Lesson: Focus. Have a clear, confident, and unique interpretation of the property.
Christopher Nolan’s Batman Begins is arguably the greatest of all cinematic reboots, and certainly the most influential. It established many reboot practices, such as resetting continuity, returning more faithfully to the source material, and moving in a darker, ‘realistic’ direction.
While the film’s impact on both reboots and Hollywood as a whole cannot be overstated, the single greatest lesson Batman Begins taught us is that for a reboot – or any cinematic adaptation, for that matter – to truly succeed, the filmmaker must have a clear, confident, and focused interpretation of the property, one that respects the original material while offering audiences a fresh and insightful understanding.
This is where Batman Begins succeeds most spectacularly. While it is obvious throughout that Nolan has a deep and abiding knowledge of the greater Batman mythos, he constantly forces us to see the character in a new and different light. His Bruce Wayne exists in the real world, our world, where dressing up like a bat to fight crime is not taken for granted. Other writers, like Frank Miller or Dennis O’Neal, have explored the psychology behind Batman’s origin, but never to this degree. Nolan wants to understand the trauma that defines and compels Bruce Wayne on a fundamentally pathological level, and he is meticulous in illustrating every step of Wayne’s transformation.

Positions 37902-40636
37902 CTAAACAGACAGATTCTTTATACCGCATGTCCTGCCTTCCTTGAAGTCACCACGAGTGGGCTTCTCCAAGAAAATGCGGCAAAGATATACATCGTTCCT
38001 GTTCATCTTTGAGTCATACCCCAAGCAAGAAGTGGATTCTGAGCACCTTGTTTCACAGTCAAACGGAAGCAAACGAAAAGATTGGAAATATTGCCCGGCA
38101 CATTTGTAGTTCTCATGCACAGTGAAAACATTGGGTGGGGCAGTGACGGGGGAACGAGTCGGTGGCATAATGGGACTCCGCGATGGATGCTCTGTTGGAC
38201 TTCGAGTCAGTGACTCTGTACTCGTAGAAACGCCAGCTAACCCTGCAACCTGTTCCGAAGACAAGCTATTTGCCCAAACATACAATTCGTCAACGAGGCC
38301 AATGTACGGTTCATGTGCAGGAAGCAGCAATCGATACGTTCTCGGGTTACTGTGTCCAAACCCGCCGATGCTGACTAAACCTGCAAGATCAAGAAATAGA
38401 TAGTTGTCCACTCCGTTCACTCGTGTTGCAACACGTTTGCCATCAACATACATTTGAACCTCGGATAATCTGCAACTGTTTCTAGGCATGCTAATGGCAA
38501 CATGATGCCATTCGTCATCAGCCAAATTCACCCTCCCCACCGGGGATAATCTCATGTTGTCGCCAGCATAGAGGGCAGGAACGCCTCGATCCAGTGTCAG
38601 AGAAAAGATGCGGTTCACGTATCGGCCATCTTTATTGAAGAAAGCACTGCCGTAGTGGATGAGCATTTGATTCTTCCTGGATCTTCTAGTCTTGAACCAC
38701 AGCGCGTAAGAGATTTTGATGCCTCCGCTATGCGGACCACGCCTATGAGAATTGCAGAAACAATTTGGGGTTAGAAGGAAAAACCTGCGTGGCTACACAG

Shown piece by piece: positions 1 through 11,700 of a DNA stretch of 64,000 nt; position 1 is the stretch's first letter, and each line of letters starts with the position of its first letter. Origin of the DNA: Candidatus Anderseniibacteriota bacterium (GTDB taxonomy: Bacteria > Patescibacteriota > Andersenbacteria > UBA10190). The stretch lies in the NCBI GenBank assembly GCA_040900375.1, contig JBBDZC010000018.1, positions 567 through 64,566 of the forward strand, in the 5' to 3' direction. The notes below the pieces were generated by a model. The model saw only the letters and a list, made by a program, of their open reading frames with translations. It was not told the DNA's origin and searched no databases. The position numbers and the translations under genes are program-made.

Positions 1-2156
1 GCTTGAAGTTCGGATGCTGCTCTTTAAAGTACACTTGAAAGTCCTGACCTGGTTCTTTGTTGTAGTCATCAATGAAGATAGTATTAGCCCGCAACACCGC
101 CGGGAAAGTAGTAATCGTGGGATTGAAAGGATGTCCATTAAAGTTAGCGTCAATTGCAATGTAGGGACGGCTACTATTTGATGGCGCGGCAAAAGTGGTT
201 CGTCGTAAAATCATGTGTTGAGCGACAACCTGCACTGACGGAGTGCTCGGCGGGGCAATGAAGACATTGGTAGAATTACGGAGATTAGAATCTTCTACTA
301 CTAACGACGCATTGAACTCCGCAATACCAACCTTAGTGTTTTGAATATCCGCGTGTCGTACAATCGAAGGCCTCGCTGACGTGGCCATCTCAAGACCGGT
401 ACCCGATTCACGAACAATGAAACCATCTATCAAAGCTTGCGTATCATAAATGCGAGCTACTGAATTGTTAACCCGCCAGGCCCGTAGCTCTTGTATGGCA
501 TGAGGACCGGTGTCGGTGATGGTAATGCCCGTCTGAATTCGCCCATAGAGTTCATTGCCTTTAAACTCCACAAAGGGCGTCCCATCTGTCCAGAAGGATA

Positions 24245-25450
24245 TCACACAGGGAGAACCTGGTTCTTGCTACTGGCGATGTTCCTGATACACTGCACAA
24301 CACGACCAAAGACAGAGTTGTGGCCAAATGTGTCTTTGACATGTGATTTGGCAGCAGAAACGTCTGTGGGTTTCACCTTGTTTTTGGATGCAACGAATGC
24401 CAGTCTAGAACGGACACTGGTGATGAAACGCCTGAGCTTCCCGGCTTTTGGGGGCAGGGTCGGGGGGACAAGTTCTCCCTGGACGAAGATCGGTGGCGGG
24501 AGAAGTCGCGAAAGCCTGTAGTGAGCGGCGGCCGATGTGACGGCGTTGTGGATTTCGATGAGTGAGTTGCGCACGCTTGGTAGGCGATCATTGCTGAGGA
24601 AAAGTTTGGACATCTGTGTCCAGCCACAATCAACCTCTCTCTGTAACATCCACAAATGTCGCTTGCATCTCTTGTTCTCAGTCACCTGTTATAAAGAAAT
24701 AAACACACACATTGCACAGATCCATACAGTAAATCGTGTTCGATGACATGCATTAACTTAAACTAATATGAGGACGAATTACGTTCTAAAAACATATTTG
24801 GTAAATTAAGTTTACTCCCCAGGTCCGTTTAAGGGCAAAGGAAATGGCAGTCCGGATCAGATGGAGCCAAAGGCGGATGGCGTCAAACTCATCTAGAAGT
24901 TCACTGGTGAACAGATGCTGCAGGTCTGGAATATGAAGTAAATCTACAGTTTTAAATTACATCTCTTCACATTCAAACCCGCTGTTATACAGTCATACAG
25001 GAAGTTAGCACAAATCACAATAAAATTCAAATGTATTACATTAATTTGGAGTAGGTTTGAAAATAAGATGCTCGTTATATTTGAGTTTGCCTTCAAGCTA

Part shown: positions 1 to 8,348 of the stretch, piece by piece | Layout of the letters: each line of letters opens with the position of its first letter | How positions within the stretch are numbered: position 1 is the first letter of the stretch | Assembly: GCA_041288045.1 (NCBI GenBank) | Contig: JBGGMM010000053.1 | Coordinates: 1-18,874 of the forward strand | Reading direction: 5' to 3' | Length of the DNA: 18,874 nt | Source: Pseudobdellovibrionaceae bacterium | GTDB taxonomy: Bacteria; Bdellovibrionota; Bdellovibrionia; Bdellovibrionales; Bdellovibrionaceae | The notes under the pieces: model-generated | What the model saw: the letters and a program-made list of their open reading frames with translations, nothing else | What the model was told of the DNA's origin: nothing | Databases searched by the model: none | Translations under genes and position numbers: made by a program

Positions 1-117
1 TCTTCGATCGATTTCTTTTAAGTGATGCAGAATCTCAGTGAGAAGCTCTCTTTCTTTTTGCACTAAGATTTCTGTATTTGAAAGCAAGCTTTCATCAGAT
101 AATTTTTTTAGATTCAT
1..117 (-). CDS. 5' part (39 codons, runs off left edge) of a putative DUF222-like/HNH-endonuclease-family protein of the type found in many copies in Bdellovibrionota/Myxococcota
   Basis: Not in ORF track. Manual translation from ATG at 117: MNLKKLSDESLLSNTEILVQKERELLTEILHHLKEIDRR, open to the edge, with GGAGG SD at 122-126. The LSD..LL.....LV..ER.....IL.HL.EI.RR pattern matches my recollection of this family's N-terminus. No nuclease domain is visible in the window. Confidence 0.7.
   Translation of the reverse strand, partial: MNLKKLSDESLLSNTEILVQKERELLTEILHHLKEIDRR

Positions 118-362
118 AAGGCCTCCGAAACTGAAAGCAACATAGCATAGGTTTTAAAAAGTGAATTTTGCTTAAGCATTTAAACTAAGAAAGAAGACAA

The result is an undeniably focused film, one centered around concepts of fear – a universal emotion that connects cops, criminals, and superheroes alike – and symbolic power. Bruce’s efforts are portrayed not as simple heroism, but as a profoundly broken man’s quest to grasp a modicum of control in a world spinning into darkness. While the film’s sequels, The Dark Knight and The Dark Knight Rises, generally garnered more acclaim, each finds its thematic and narrative roots in the foundation Batman Begins provides, a foundation that is confident, concentrated, and insightful at each and every turn.
This is the first and greatest rule to building a better reboot. The previous live-action Batman series withered and died precisely because no one involved had any clear vision for the franchise. Batman Begins succeeded on every possible level because Nolan and his collaborators knew exactly what they wanted to do with Batman, and they had the talent to realize every inch of their unique interpretation. They offered audiences something unlike anything that had ever been seen, and legitimized the idea of the reboot in the process.
This is a trait shared by all creatively successful reboots. It is a trait the next filmmaker who tackles Batman will certainly have to embrace, for simply repeating what Nolan did will not suffice. Whoever comes next will have to reinterpret Batman themselves, just as all who take charge on reboots must have a unique vision for their respective property.
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